Like many of his fellow British musicians, Johnny Marr has very strong opinions on recently deceased British Prime Minister Margaret Thatcher. “My thoughts are that if you see the word ‘Thatcherism,’ it’s not a word that stands for something good,” Marr told Rolling Stone when we met him in his trailer backstage at Coachella. “I don’t think there’s any getting around that.”
The guitarist was particularly put off by praise from the current regime in England. “I thought that the British government’s statement that she made Britain great again was false and really arrogant because everybody knows, left or right, that Margaret Thatcher didn’t make Britain great,” he said. “If that was the case then why isn’t it? I felt like that was very, very disrespectful to generations of families who have never recovered from her legacy.”
Marr’s views were similar to those of ex-bandmate Morrissey, who called Thatcher “barbaric” in an open letter. And of course at Coachella time, where a Smiths reunion is the indie music dream that won’t die, the thoughts of Marr and Moz are as prevalent as Daft Punk sightings.
Speaking of his new critically acclaimed album, The Messenger, Marr’s first proper solo record after years either in bands, fronting the Healers or doing other work, Marr admits there are things he learned from working with Morrissey, as well as so many other great frontmen like Matt Johnson from the The, Modest Mouse’s Isaac Brock and New Order’s Bernard Sumner.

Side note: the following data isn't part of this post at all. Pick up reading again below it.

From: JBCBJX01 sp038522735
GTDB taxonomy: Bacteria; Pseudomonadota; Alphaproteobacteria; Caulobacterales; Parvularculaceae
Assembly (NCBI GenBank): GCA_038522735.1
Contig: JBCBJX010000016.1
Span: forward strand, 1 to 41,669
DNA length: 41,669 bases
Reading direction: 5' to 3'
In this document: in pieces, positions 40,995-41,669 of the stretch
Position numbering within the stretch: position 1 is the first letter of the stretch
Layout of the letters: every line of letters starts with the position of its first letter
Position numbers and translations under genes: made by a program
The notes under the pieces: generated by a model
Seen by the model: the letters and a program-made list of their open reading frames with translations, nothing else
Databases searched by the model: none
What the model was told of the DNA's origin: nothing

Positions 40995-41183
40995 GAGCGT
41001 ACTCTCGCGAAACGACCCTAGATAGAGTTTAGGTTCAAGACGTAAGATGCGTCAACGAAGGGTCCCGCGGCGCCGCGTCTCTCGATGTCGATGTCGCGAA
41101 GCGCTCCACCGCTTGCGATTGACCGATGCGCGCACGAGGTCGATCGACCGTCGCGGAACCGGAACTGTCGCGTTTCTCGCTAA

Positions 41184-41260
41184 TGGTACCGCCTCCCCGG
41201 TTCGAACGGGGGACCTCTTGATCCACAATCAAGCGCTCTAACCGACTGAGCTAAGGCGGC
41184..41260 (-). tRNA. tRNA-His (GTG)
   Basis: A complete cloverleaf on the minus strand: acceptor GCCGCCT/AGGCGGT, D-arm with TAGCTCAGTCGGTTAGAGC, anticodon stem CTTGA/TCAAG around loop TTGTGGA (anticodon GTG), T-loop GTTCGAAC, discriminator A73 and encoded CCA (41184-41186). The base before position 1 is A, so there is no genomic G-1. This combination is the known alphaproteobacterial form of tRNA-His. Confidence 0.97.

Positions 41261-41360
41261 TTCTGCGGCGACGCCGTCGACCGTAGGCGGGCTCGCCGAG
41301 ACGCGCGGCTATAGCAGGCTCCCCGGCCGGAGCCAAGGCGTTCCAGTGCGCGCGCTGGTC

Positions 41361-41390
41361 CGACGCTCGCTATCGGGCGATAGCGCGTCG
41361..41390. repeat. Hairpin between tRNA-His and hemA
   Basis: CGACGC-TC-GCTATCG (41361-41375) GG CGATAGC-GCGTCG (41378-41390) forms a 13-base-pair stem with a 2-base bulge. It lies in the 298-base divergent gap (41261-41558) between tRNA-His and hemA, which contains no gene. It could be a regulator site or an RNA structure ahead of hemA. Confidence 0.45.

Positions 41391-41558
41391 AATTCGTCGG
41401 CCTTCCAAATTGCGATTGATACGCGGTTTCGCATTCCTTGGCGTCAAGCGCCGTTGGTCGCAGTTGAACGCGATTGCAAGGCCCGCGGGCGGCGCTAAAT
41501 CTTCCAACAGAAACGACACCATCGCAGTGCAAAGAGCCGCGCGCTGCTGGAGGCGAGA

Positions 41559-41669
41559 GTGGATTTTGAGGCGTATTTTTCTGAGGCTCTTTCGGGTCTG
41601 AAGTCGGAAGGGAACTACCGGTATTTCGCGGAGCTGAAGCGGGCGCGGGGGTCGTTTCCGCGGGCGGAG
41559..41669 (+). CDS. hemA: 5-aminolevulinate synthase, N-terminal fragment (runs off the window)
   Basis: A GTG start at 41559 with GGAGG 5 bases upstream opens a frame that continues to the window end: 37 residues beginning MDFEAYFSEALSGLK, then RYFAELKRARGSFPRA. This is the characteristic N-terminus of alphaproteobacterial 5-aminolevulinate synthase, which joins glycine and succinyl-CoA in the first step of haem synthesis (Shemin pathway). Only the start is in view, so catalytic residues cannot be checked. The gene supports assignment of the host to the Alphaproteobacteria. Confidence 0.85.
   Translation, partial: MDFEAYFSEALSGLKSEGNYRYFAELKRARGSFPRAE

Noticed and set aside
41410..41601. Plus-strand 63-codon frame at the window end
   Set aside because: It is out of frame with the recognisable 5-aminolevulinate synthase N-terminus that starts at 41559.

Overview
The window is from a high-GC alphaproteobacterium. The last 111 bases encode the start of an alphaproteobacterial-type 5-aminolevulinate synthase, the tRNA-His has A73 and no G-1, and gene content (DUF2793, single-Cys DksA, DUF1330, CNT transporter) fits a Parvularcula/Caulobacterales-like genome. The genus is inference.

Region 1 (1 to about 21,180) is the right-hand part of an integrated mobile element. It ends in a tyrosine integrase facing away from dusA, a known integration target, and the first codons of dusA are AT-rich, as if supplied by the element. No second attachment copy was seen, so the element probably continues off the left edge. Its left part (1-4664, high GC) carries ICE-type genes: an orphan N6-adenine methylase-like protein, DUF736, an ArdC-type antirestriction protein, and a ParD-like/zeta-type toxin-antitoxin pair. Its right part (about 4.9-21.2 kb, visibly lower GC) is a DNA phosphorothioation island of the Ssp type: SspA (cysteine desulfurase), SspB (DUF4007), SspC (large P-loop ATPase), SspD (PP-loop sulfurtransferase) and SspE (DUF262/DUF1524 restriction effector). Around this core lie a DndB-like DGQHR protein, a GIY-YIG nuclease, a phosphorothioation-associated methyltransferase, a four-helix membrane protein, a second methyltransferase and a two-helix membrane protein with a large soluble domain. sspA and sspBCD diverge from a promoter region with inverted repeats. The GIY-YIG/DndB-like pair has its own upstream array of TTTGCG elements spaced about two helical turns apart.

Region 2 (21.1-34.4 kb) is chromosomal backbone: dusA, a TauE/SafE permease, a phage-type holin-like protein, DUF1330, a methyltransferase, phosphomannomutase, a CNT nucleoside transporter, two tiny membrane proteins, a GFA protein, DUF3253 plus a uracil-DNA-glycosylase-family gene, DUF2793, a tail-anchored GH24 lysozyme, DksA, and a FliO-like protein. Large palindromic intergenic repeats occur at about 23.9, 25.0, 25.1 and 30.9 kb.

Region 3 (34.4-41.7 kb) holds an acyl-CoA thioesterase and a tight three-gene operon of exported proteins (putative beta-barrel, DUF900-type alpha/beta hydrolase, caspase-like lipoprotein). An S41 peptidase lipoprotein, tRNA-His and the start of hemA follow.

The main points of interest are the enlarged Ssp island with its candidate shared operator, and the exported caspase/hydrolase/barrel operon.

“I think the thing I learned from working with a lot of different lyricists is everybody has their own way,” he said. “And I know that sounds like a little bit of a copout, but it was very useful, because Isaac has his way, almost drafting and drafting, then putting it through the ringer again to bring different layers and dimensions to what he’s already written, and that was very interesting to me. Matt would turn his mind inside out and his life inside out and put himself in different physical spaces to do the words. Morrissey was always working on the next thing and collecting his concepts. Bernard Sumner had to be engrossed in a pretty much finished record. Now these are very, very different approaches and that helped me because my approach is different from all those, too. And in some ways having that experience made me realize as long as what I’m doing is good and connecting with people, then how I actually go about it is my own unique way.”
He was reminded, being onstage at Coachella on day one, that the music is indeed connecting with people. “We had a really fun time playing the set. Right from the word go, the crowd were really behind me and it felt like there was a sense of expectancy to just have a good time for an hour,” he said. “It just clicked and as I say, the crowd were great.”
Buoyed by the response at shows like Coachella as well as his new backing band, Marr promised more solo material. “I like working in this group. It is solo and it is my group, but the situation is such it’s not like I’m doing a record that is really sparse or Spartan. I’m fronting a good group,” he said. “My name might be over the door, which makes sense, and the concepts are coming, but I’ve got a good sounding group that can play songs that I want to write.”